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1. A small ball of mass 0·20 kg is dropped from a height of 4·0 m above the ground. The ball rebounds to a height of 2·0 m.

(a)

(b)

(c)

Calculate total loss in energy of the ball.

Calculate the speed of the ball just before it hits the ground.

Calculate the speed of the ball just after it leaves the ground.

2. A box of mass 70 kg is pulled along a horizontal surface by a horizontal force of 90 N. The box is pulled a distance of 12 m. There is a frictional force of 80

N between the box and the surface.

(a)

(b)

Calculate the total work done by the pulling force.

Calculate the amount of kinetic energy gained by the box.

3.

A box of mass 2·0 kg is pulled up a frictionless slope as shown.

3·0 m

2 ·0 kg

0·50 m

(a)

(b)

Calculate the gravitational potential energy gained by the box when it is pulled up the slope.

The block is now released.

(i) Use conservation of energy to find the speed of the box at the bottom of the slope.

(ii) Use another method to confirm your answer to (i).

4. A winch driven by a motor is used to lift a crate of mass 50 kg through a vertical height of 20 m.

5.

(a)

(b)

Calculate the size of the minimum force required to lift the crate.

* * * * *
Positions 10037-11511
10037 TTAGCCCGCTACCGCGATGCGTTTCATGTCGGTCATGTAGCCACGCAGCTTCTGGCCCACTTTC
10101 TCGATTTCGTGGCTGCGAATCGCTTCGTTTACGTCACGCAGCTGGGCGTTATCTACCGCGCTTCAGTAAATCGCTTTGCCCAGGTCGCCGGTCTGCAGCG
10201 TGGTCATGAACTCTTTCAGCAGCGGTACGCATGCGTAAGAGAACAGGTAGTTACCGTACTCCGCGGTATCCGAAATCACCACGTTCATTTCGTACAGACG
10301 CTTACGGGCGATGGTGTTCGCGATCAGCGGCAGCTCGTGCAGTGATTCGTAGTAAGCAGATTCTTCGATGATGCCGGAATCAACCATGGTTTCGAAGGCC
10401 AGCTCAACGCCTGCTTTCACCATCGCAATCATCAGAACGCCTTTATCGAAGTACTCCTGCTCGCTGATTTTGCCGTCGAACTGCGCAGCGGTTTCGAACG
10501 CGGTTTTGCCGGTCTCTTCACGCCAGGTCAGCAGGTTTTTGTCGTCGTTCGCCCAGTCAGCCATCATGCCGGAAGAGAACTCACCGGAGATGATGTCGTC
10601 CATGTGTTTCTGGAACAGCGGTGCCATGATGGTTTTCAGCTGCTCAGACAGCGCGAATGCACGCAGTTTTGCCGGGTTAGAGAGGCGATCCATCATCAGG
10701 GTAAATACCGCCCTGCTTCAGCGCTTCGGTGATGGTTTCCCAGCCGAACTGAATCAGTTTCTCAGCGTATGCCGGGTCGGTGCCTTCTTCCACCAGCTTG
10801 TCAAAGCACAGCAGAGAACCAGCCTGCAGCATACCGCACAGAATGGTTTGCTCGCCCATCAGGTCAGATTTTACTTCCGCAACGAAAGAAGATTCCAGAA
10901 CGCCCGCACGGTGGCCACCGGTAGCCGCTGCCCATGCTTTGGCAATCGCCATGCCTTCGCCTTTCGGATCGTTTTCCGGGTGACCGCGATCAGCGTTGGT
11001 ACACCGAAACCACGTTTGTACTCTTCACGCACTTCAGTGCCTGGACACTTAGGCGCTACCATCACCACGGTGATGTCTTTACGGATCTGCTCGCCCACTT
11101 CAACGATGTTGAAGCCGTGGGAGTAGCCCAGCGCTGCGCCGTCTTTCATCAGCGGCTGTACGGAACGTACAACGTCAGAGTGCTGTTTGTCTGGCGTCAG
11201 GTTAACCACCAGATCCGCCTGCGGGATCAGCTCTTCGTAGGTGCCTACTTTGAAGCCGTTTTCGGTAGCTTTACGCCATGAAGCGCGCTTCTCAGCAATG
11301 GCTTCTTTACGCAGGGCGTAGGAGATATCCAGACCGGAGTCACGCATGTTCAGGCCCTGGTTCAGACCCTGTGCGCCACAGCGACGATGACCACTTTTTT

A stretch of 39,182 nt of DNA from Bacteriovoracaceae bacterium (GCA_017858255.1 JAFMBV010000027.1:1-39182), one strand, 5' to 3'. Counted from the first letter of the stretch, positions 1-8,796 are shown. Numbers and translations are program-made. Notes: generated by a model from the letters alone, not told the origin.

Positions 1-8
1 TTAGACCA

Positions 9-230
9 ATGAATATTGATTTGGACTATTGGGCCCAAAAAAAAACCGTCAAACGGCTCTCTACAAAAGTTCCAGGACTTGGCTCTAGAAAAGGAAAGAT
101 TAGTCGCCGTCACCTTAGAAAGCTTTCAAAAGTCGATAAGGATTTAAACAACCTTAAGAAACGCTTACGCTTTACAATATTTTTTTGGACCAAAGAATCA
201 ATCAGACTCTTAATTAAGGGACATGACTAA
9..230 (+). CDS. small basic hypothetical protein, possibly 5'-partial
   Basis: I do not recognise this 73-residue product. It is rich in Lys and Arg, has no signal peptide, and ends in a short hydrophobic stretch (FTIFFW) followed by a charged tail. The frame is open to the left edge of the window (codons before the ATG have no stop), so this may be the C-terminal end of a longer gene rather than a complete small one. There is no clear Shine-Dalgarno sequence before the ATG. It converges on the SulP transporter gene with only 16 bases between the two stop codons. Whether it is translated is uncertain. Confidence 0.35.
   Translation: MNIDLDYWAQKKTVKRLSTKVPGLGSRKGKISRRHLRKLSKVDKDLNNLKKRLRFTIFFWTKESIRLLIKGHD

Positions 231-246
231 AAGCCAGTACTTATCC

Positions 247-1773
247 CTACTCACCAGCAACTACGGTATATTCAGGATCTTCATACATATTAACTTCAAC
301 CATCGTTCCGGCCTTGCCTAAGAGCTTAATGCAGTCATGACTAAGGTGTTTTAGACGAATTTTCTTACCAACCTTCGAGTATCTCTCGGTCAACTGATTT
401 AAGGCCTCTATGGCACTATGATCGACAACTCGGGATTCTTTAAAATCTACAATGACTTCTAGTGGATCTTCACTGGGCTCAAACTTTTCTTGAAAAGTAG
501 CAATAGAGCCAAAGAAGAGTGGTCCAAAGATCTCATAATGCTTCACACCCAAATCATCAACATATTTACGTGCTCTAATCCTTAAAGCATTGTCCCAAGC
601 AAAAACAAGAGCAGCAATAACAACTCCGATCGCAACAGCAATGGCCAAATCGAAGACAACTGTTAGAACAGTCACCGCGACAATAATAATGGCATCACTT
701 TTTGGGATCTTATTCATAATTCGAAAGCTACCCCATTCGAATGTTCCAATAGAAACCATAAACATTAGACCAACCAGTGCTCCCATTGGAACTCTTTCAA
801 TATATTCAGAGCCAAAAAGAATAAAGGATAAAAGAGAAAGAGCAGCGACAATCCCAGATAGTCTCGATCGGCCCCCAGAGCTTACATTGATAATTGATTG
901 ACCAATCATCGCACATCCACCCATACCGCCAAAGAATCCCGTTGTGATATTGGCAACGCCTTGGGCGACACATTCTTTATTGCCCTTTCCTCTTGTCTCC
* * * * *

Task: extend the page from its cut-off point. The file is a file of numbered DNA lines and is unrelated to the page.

Calculate the minimum amount of work done by the winch wh ile lifting

(c) the crate.

The power of the winch is 2·5 kW. Calculate the minimum time taken to lift the crate to the required height.

A train has a constant speed of 10 m s

1

over a distance of 2·0 km. The driving force of the train engine is 3·0 × 10

4

N.

What is the power developed by the train engine?

6. An arrow of mass 22 g has a speed of 30 m s the arrow goes 3·0 × 10

2

m into the target.

1

as it strikes a target. The tip of

OUR DYNAMIC UNIVERSE (H, PHYSICS)

© Learning and Teaching Scotland 2010

5.

6.

(a) Calculate the average force of the target on the arrow.

(b) What is the time taken for the arrow to come to rest after striking the target, assuming the target exerts a constant force on the arrow?

**Work done, kinetic and potential energy **

1. (a)

(b)

(c)

3·92 J

8·9 m s

1

6·3 m s

1

2. (a)

(b)

1080 J

120 J

3.

9·8 J

(i) 3·1 m s

1

4.

(a)

(b)

(a)

(b)

(c)

490 N

9·8 × 10

3

J

3·9 s

3·0 × 10

5

W

(a)

(b)

330 N

2·0 × 10

3

s

© Learning and Teaching Scotland 2010

OUR DYNAMIC UNIVERSE (H, PHYSICS)